Study shows undue harm from over-prescribed antibiotics to patients leading to widespread side effects
When a patient requests or requires an antibiotic, even if it doesn’t work, the doctor is likely to give in and write a prescription, especially if they are working in a busy environment such as the clinic. emergency or urgent care.
However, a pivotal new study by researchers at Intermountain Health and Stanford University shows that over- and inappropriate antibiotic prescribing not only leads to antibiotic resistance—but also cause significant harm to the patient. This is one of the most comprehensive studies documenting the impact of antibiotic overuse in clinical practice.
Every year, enough outpatient antibiotics are prescribed in the United States to cover 80% of the population. The study, published in the journal Journal of Internal Medicineexamined 51 million patients over a 15-year period and focused on upper respiratory tract infections, where antibiotics were over-prescribed 50% of the time.
Researchers have found that some of the most dangerous antibiotics are rarely prescribed and commonly used, resulting in one in 300 patients experiencing side effects so severe that they need to see a doctor. doctor monitoring — or even hospitalization.
This study is one of the few large enough to estimate rare but serious side effects such as the potentially fatal diarrheal infection, Clostridium difficile. With previous studies showing 34 million unnecessary antibiotic prescriptions annually in the US, this means real harm to many patients and families.
“These findings highlight that improperly giving patients antibiotics is causing adverse effects,” said Harris Carmichael, MD, principal investigator of the study and a patient at Intermountain Health in Salt Lake City. real and widespread harm”. “Having these kinds of side effects for one in a few hundred, even a thousand patients doesn’t seem like much, but when you look at this at the population health level, we’re talking about hundreds of thousands of patients. adverse side effects. events are so severe that these patients require additional medical care.”
That means time away from work and school for family, unnecessary doctor visits, and the risk of serious infections that can last for months or years.
In the retrospective study, researchers from Intermountain and Stanford looked at insurance claims from the Clinical Data Marker Database.
Using data from Medicare Advantage and commercial insurance patients in all 50 states, inpatient and outpatient administrative claims, pharmaceutical claims, and patient demographics for beneficiaries as of December in 2002 through December 2017, they found 50.9 million claims for upper respiratory tract infections, including sinusitis, pharyngitis, laryngitis, bronchitis, and the common cold, representing 23 million patients.
The researchers then identified cases of patients who did and did not take oral antibiotics to treat upper respiratory tract infections, and if those patients were diagnosed with diarrhea, candidiasis, Clostridium difficile infection or a combination of the two. side Effects Later.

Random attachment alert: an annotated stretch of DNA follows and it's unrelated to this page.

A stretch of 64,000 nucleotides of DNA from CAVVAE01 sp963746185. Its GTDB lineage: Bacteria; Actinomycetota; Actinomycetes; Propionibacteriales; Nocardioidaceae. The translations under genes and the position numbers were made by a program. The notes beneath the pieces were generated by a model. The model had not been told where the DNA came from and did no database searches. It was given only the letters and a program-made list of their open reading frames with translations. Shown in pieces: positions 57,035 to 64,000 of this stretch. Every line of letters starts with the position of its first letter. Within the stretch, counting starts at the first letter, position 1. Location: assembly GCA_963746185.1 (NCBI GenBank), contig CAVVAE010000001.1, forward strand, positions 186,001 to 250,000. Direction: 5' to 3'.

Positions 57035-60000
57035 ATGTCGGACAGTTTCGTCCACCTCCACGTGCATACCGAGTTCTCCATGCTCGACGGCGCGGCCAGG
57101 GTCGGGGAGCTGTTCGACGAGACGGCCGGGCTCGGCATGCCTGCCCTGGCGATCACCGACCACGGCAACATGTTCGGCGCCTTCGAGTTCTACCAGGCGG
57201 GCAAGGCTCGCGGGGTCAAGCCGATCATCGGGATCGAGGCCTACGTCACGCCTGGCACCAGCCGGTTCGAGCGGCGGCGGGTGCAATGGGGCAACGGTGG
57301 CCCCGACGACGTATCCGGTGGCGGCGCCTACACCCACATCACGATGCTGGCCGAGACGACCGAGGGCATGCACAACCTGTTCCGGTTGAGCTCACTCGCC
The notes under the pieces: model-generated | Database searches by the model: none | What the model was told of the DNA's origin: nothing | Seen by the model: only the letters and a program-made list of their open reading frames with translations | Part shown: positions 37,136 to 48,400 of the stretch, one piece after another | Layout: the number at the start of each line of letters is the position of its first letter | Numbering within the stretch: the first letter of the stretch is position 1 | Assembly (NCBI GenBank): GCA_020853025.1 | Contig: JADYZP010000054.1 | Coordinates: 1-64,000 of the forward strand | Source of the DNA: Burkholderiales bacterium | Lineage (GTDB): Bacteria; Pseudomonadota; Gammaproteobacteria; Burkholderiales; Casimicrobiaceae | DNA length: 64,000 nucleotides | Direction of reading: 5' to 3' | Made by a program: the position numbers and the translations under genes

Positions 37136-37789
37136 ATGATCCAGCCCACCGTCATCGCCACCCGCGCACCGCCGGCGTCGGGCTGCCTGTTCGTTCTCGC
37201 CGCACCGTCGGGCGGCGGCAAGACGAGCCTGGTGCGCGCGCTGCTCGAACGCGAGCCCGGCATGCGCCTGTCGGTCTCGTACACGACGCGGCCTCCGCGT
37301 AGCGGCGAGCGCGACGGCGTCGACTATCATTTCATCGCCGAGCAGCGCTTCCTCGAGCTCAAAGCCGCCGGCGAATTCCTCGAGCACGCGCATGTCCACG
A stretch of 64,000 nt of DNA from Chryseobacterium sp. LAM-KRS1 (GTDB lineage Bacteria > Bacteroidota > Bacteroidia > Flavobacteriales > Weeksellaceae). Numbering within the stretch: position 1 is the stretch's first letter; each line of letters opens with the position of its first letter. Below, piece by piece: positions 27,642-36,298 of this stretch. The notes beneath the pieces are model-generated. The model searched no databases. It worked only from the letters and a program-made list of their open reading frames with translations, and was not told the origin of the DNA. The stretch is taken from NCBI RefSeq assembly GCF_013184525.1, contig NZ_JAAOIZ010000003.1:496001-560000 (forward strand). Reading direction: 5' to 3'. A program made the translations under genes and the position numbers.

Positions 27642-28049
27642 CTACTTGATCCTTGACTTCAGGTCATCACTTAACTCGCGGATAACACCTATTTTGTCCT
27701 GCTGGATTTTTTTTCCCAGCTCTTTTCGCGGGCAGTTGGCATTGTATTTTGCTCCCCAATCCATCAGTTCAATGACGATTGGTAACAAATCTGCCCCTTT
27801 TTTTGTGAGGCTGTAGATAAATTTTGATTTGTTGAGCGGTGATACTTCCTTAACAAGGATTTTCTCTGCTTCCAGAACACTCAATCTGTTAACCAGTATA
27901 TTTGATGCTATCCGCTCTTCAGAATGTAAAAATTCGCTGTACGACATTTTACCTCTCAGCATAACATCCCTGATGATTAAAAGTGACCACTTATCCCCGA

They found that 62.4% of upper respiratory cases infection patients filled out antibiotic prescriptions, consistent with previous studies of this population. After the initial visits, 26% of those patients had an outpatient follow-up visit within 14 days.
The proportion of patients diagnosed with side effects increased by 30% for those taking antibiotics. Side effects after taking antibiotics were found in 1 in 300 prescriptions, depending on the antibiotic prescribed, or 1 in 1,150 prescriptions overall.
“With millions of upper respiratory infections seen in the United States each year, the magnitude of these serious side effects is immense,” said Dr.
The researchers also found that the antibiotic Cefdinir was the fourth most commonly prescribed antibiotic for these patients, although it is rarely recommended under prescribing guidelines as an appropriate treatment. for simple diseases. upper respiratory tract infection.
This drug also has the second highest potential for side effects. That means patients are being prescribed a medication that is completely unnecessary or unlikely to be the most appropriate medication for their condition, says Dr. Carmichael.
He added that the likelihood of adverse events could be much higher, as these results only record follow-up visits when their adverse event is coded as such for insurance purposes.
That means the results do not include adverse events that the physician did not code for that particular side effect, nor for patients who were not sick enough to be seen in the doctor’s office but still had unnecessary additional recovery time.
Dr Carmichael said the findings point to an increasingly important need for antibiotic stewardship programmes, for doctors to follow prescribing guidelines and “prescribe antibiotics only when necessary”. , and it’s the right antibiotic for the right condition.”
When Intermenez implemented their own enhanced antibiotic management programs, including explaining to patients why they weren’t prescribed antibiotics if they asked for them, the health system fell by more than 15%. overall prescribing rate.
“Patients are not upset when they are not given antibiotics, as long as we take the time to explain their condition and that we are treating them in the best way,” said Dr Carmichael.
Harris Carmichael et al., Clostridium difficile and other adverse events due to antibiotic overprescription for acute upper respiratory tract infections, Journal of Internal Medicine (2022). DOI: 10.1111/joim.13597
Provided by Intermountain Healthcare
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